When you truly let your guard down, you risk a flood of emotive material, which could be why Becca Mancari’s second record ‘The Greatest Part’ took just two months to write. Yet it’s no rush job. Her candour gives the album a certain self-assurance, and the cathartic, highly personal songs – covering everything from suicide to coming out in a fundamentalist Christian family – are relatable despite their specificity. Mancari dreamed of a set of sad bangers, songs with heavy lyrics but a feel-good sound. To write an album that singles out the hardest parts of life leaves an obvious question: what’s the greatest part? For Mancari, it’s the joy of living, and her answer takes a persistently upbeat sonic form.
Based out of Nashville, Mancari is a comfortable part of the country scene there, playing with Brittany Howard in supergroup Bermuda Triangle and hosting informal guitar nights with contemporaries such as Margo Price and Erin Rae. Her 2017 debut LP ‘Good Woman’, though, began to tweak the country formula. ‘The Greatest Part’ continues this work, fuzzier than its predecessor, supplying country strains with a dose of indie pop. Her selective, careful crossing of musical styles broadens the country genre in the same manner as queer country artists like Lavender Country and Orville Peck, and the inclusive ‘cosmic country’ of Gram Parsons. The widened pop-friendly sound also lends Mancari’s lyrics extra punch. On ‘First Time’, her coming out story in song form, lines like “I remember the first time my dad didn’t hug me back” land unexpectedly, all the more powerful against a feel-good sonic environment. You want to dance, but you also want to cry, and Mancari’s point is that it’s OK to do both. We carry childhood trauma into our adult lives, but it doesn’t have to stop us from living well. The album’s buoyancy indicates a strong desire to hold on to happiness.
Later tracks ‘Stay With Me’ and ‘Knew’ sound like cousins of The War On Drugs, achieving that same dreamy summer languor, yet ‘Knew’ is about the suicide of a close friend. Mancari treats such tough issues with depth and sensitivity, acknowledging pain without letting it rule. There’s no trace of self-pity. Rather than undermine the subject matter, the pop format helps achieve this sad-happy duality, from short tracks (the album weighs in at a slim 32 minutes) to the improvised disco of ‘Like This’, and chirpy earworm ‘Lonely Boy’, ostensibly about Mancari’s dog.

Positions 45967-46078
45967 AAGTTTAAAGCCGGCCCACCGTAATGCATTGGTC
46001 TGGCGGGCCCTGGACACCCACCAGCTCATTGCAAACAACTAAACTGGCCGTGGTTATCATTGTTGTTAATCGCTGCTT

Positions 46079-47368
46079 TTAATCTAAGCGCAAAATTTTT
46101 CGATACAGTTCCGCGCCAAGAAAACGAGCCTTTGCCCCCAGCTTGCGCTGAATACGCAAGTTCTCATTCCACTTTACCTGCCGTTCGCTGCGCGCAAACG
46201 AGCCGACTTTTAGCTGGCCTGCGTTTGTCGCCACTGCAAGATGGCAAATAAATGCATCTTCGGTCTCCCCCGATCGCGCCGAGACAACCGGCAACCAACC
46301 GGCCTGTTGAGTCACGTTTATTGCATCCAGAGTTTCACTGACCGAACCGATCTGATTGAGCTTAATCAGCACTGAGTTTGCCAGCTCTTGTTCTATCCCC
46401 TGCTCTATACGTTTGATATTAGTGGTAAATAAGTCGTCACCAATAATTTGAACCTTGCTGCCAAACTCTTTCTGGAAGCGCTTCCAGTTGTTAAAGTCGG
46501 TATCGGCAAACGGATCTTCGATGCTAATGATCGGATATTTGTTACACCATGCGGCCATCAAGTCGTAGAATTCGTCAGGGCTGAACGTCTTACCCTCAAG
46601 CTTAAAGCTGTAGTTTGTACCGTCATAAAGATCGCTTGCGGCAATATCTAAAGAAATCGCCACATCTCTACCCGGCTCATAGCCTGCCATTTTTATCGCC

From ‘Good Woman’ to ‘Lonely Boy’, Mancari’s journey towards greater, at times uncomfortable honesty leaves the listener in the thick of raw emotion: there’s no dressing it up or punching against it. Musically the record falls slightly short of its ambition. Not wholly an album of sad bangers, there’s a loss of momentum and retreat to an earlier, softer style as the songs progress, though she demonstrates a freedom of expression that promises much for the road ahead. On ‘The Greatest Part’, the future is not just an escape from the past, but a place of hope and bright possibility. In keeping contradictory genres and emotions alive together, Mancari creates her own category – and inhabits it with joy.